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Will we ever get education right?

04 Sep

Education has been back in the news, mainly due to the issues with some exam results in England. There was a change in the marking between prelims and actuals and it caught a lot of people out. Not ideal really. At least re-sits are on offer quickly.

The educational plots have been lost all over the place and maybe, between the political interference and the entire curriculum juggling the education system doesn’t do what it should say on the tin. Education used to be simple as I have said before. It used to be “don’t go near that because it will eat you, don’t eat that because it will kill you and don’t go wandering off because you’ll get lost and you’ll die.

The difference between years gone bye and now is that there was little choice of job or basic survival then and the choice now is enormous. How do you educate children to meet every potential job that’s out there? You can’t. So what are we teaching our children? Generalities until university or college and them more specialist stuff? Maybe some of it but certainly not all of it.

Education is subject to supply and demand. There is a demand need, which relates to the right number of students leaving with the right qualifications to meet that demand. You see this most when a new development changes the market place. I saw it happen with computing when it went from huge computing machines in big business and universities down to mini mainframes and PCs being used everywhere. There were always shortages of one skill or another which educators addressed only to find by the time that they had churned out people with the previously desired knowledge and skills there were no longer a shortage but there were other skills in short supply. Isn’t that the way of it?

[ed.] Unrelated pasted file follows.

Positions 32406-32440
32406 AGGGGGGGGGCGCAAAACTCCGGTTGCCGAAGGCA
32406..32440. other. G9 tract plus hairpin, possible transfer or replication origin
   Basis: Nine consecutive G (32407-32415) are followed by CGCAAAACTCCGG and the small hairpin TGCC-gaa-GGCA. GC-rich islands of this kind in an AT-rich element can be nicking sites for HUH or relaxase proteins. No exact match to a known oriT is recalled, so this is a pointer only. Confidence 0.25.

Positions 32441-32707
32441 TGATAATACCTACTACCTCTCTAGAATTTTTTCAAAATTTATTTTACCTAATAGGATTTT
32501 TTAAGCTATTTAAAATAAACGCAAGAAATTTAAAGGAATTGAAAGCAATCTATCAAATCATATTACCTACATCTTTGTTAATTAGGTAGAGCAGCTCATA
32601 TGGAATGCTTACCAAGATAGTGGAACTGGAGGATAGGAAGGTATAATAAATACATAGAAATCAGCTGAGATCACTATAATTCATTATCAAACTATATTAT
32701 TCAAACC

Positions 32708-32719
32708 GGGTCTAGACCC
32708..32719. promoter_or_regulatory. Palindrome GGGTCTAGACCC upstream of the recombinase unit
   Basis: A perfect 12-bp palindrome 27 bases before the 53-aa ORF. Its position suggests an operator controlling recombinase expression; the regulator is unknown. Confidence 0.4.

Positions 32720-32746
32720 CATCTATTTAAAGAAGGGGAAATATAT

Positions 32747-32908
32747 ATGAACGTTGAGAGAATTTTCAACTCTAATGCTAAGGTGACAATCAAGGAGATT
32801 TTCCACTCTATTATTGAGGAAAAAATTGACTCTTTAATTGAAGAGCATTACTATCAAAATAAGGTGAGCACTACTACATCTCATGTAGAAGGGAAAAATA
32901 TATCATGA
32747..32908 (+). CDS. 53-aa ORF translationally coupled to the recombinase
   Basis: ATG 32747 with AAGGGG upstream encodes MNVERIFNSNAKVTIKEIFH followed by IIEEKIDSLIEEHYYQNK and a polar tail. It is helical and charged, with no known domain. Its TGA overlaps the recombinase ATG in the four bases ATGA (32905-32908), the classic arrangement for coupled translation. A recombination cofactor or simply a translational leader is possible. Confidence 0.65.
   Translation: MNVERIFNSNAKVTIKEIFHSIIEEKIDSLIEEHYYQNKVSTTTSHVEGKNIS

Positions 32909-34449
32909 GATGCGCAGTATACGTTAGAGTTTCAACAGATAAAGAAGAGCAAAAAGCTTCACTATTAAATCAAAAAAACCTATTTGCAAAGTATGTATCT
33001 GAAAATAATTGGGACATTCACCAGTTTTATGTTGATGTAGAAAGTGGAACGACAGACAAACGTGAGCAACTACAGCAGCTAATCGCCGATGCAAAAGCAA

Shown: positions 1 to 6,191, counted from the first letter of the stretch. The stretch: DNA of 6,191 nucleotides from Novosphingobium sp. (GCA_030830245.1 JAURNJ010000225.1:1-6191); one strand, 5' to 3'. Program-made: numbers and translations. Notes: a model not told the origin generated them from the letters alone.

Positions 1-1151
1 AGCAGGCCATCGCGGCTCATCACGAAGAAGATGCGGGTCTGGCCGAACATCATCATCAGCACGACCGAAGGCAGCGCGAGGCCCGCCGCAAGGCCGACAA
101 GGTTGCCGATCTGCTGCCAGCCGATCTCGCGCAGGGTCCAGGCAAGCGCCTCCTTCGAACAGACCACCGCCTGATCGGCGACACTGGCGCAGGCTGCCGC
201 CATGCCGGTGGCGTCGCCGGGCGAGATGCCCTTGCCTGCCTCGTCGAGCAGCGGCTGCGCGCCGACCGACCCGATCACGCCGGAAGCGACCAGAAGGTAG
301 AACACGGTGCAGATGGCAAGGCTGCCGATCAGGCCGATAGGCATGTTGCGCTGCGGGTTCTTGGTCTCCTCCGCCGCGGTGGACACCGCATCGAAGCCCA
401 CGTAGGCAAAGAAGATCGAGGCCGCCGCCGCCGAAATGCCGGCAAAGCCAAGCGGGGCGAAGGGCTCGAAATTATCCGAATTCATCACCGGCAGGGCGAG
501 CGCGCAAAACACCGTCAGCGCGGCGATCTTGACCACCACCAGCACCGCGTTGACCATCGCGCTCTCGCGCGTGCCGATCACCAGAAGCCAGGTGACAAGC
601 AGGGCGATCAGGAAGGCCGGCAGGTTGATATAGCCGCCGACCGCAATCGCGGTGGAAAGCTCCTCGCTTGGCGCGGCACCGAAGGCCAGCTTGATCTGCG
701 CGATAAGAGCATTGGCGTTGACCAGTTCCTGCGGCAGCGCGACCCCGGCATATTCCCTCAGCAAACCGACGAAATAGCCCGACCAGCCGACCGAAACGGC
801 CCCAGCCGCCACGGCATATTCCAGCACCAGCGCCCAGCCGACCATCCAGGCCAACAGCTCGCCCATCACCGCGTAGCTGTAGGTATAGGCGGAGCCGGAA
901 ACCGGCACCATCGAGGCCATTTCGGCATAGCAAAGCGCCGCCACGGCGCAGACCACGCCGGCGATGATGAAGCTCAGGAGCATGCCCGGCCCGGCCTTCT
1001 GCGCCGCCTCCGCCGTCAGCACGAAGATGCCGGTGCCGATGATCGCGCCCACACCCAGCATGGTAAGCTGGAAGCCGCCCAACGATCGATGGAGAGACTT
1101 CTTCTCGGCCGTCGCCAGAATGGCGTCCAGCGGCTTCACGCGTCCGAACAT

There is no link between workplace skill requirement and under-graduate and graduate numbers. It’s just a free for all. Study what you like, become what you want to be. If you are lucky you will achieve that but the odds are stacked against you. You always need to throw more resources at something to ensure you gain the benefit you want. Just enough or too few and you won’t gain the total benefit and sometimes too little is giant gap. Some of your resource or students will fall by the wayside so you have to counter that by getting more students on the courses to start with.

Education is a free choice based on jumping through hoops. The hoops are generally exams and the hoops get smaller and higher depending on the entrance criteria. But not everyone wants to be a surgeon or an engineer or an accountant/lawyer/journalist or even a teacher. Some people want to do art or music or drama and why not? We have a diverse population which means we have a diversity of chosen work activities.

The student population is huge now. It’s an industry in itself. There are the big name universities, the known universities and now we have the colleges which have become universities, colleges which are still colleges and various specialist education establishments. All vying for the right students who will get the qualifications, which they are aiming for and complete the courses. The completion is important for the education establishments, they need students to complete 25% of the course so they can get paid, usually by the government, for churning the students out.

Quality is an issue and so is the cost of gaining an education. It might not seem like its expensive when a student loan is buffering the day of reckoning but it will have to be paid off at some point. The whole system is skewed unfortunately.

The big question has to be  – what basic universal knowledge does our society need students/pupils/learners to have?

I’m going to try to raise some debating points over the next few weeks just to try to get a handle on the big question but also to consider how education might look if it was tackled in differing ways.

If you feel that you have an opinion let me know and if you want to author a piece or joint author then please let me know.

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One response to “Will we ever get education right?

  1. Rob Skinner

    September 4, 2012 at 8:01 pm

    Wise words.

     

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